New York City contemporary choreographer Pam Tanowitz is honored with a 2020 Doris Duke Artist Award. The coveted honor comes with a $275,000 grant, of which $250,000 is unrestricted and $25,000 is designed to encourage savings for retirement.
Tanowitz said: “As a choreographer, I’m most driven by the people I collaborate with in the studio, and because I like to work with a large team, I’ve always prioritized them before myself for the sake of the work. With this unique support from the Doris Duke Charitable Foundation, I will no longer have to choose. For the first time, I will be able to invest in my own well-being worry free and continue to prioritize my collaborators.”
Pam Tanowitz is a celebrated contemporary choreographer and collaborator known for her unflinchingly post-modern treatment of classical dance vocabulary. In 2000, she founded Pam Tanowitz Dance (PTD) to explore dance-making with a consistent community of dancers and has been manipulating and abstracting formal dance structures to draw upon the virtuosic skills of the PTD dancers ever since. Pam Tanowitz Dance was selected by The New York Times Best of Dance series in 2013, 2014, 2015, 2017, 2018 and 2019. Her 2018 creation of “Four Quartets,” inspired by T.S. Eliot’s literary masterpiece and set to music by Kaija Saariaho, was called “the greatest creation of dance theater so far this century” by The New York Times. They also referred to her 2017 dance, “New Work for Goldberg Variations,” created in collaboration with pianist Simone Dinnerstein, as a “rare achievement.” Tanowitz’s most recent work and first commission for the Royal Ballet, “Everyone Keeps Me,” was lauded by The Guardian, which noted that her “delicate, calm choreography” was filled with “inventiveness that constantly surprises.”
In January 2019, Tanowitz was named the first-ever choreographer in residence at the Richard B. Fisher Center for the Performing Arts at Bard College. She has additionally been recognized with many awards and prizes, including the Herb Alpert Award in the Arts, the Juried Bessie Award, an Outstanding Production Bessie Award, a Foundation for Contemporary Arts award, the Guggenheim Fellowship, the Hodder Fellowship from Princeton University, a City Center Choreography Fellowship and the Baryshnikov Arts Center Cage Cunningham Fellowship. She holds degrees from The Ohio State University and Sarah Lawrence College, and is currently a visiting guest artist at Rutgers University.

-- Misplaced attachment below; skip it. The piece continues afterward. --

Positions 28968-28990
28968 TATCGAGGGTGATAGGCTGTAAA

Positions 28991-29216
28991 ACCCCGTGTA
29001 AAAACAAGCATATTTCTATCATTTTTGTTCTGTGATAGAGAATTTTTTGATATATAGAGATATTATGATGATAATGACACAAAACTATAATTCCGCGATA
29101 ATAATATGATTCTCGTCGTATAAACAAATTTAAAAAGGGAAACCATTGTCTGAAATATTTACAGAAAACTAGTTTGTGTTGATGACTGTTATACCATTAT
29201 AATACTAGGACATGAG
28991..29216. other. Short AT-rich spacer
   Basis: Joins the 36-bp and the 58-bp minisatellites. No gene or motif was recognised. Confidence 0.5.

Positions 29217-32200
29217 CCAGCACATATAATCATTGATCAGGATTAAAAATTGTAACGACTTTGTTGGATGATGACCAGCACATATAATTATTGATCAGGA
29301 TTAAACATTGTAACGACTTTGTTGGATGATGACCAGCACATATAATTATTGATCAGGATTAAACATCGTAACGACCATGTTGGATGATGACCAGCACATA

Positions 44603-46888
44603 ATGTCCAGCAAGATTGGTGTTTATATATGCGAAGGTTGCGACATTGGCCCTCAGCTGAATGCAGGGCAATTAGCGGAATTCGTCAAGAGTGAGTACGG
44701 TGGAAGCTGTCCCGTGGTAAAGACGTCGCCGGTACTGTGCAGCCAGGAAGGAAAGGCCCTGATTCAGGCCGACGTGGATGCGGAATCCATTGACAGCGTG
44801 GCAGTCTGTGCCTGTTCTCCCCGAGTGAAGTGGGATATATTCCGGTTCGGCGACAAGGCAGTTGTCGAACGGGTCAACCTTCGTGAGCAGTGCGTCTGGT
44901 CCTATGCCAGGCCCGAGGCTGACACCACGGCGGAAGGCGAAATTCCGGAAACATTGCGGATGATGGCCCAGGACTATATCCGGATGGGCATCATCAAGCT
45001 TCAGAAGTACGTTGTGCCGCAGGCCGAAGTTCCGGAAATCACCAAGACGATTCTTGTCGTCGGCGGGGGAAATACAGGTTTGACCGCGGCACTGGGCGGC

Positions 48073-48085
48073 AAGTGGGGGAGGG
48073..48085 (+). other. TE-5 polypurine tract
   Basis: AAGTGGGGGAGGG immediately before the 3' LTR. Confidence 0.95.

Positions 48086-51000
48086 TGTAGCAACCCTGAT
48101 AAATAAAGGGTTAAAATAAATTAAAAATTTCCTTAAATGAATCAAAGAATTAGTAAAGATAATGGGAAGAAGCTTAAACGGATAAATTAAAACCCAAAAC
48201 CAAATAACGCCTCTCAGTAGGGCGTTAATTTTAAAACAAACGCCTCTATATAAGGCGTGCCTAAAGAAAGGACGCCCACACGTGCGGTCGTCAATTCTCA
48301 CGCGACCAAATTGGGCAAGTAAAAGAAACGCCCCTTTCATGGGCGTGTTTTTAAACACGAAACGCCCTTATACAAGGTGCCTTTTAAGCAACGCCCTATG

About the Doris Duke Artist Awards
The Doris Duke Artist Awards invest in exemplary individual artists in contemporary dance, jazz, theater and related interdisciplinary work who have demonstrated their artistic vitality and commitment to their field. The award is not a lifetime achievement award. Instead, it is a deep investment in the potential of dedicated performing artists, empowering them through the freedom of unrestricted support to take creative risks, explore new ideas and pay for important professional and personal needs not typically funded by project-related grants. Each Doris Duke Artist receives an award of $275,000. A total of $250,000 of the prize is completely unrestricted, and $25,000 is dedicated to encouraging retirement savings.
As one of many ways the Doris Duke Charitable Foundation is increasing its support to individual artists in response to the impacts of Covid-19 on the performing arts sector, the foundation is expanding the number of artists receiving Doris Duke Artist Awards to a total of eight for 2020, up from six the previous year – resulting in a collective $2.2 million investment in this year’s award winners. While the Doris Duke Charitable Foundation initially conceived the Doris Duke Artists Awards as part of a larger $50 million special initiative that finished in 2017, recognition of the program’s importance in helping artists thrive spurred the foundation to cement a place for the flexible awards in its core strategy to support the performing arts. With the 2020 class, the Doris Duke Charitable Foundation will have awarded nearly $33.5 million to 122 noteworthy artists through the Doris Duke Artist Awards since May 2012.